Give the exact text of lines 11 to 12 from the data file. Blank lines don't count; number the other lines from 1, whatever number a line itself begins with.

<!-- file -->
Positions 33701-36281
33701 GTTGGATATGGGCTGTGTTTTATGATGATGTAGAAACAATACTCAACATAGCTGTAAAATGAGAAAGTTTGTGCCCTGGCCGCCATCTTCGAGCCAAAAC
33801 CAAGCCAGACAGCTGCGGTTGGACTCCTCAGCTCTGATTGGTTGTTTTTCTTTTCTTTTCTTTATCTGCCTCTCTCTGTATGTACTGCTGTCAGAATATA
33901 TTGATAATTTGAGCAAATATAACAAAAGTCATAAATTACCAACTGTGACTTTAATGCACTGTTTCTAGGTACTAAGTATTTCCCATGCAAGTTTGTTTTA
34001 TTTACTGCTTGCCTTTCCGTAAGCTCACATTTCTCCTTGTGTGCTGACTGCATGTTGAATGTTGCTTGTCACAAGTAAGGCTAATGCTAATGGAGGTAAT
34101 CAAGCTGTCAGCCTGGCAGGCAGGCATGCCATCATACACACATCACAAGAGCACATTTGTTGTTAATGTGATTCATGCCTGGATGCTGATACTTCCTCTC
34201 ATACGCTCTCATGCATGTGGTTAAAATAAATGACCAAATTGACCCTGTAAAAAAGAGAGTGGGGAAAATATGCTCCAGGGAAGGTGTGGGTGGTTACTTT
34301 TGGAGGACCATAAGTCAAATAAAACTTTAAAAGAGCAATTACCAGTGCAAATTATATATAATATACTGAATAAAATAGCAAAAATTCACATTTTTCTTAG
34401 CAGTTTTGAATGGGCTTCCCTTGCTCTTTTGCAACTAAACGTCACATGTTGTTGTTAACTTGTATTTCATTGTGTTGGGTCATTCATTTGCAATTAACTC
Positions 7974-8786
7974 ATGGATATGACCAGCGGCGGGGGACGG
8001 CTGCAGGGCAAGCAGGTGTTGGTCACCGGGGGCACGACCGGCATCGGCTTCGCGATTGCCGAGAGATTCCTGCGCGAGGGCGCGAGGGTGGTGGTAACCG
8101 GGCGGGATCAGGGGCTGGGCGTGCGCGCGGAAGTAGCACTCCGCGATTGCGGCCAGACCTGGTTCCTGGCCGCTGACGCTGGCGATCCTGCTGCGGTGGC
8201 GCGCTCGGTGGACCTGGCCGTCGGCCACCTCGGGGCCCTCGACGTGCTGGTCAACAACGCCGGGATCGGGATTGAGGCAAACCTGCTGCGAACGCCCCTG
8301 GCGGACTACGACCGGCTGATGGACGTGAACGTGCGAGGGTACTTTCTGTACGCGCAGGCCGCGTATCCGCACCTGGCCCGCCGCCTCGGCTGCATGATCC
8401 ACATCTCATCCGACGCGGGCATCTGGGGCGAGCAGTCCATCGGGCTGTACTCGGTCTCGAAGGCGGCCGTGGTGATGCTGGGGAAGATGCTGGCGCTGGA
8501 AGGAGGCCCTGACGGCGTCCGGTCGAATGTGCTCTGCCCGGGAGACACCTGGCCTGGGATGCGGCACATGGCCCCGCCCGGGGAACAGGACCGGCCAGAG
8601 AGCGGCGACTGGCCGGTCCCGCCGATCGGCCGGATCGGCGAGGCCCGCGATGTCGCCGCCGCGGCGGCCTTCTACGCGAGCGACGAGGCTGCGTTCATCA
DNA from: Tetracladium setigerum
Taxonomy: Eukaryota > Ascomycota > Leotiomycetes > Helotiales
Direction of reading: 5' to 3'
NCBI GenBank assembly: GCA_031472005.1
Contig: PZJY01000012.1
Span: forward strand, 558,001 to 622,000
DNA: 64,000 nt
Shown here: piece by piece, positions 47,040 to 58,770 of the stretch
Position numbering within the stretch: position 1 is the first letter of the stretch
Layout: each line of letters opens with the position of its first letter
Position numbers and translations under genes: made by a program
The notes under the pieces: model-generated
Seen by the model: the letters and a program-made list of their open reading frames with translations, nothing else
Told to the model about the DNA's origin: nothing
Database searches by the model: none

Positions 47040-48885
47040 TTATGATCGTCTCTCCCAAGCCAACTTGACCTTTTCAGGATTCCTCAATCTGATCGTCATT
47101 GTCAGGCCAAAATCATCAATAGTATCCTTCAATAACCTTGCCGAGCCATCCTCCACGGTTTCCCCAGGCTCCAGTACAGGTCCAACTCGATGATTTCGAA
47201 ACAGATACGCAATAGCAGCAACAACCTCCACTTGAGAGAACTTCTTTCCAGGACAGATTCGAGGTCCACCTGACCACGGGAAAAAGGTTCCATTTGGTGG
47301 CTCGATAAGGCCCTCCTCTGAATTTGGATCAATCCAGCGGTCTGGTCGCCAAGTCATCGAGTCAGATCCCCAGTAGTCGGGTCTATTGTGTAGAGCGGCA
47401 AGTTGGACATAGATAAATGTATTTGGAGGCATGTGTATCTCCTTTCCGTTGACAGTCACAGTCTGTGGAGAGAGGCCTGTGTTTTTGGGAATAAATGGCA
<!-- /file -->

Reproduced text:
7974 ATGGATATGACCAGCGGCGGGGGACGG
8001 CTGCAGGGCAAGCAGGTGTTGGTCACCGGGGGCACGACCGGCATCGGCTTCGCGATTGCCGAGAGATTCCTGCGCGAGGGCGCGAGGGTGGTGGTAACCG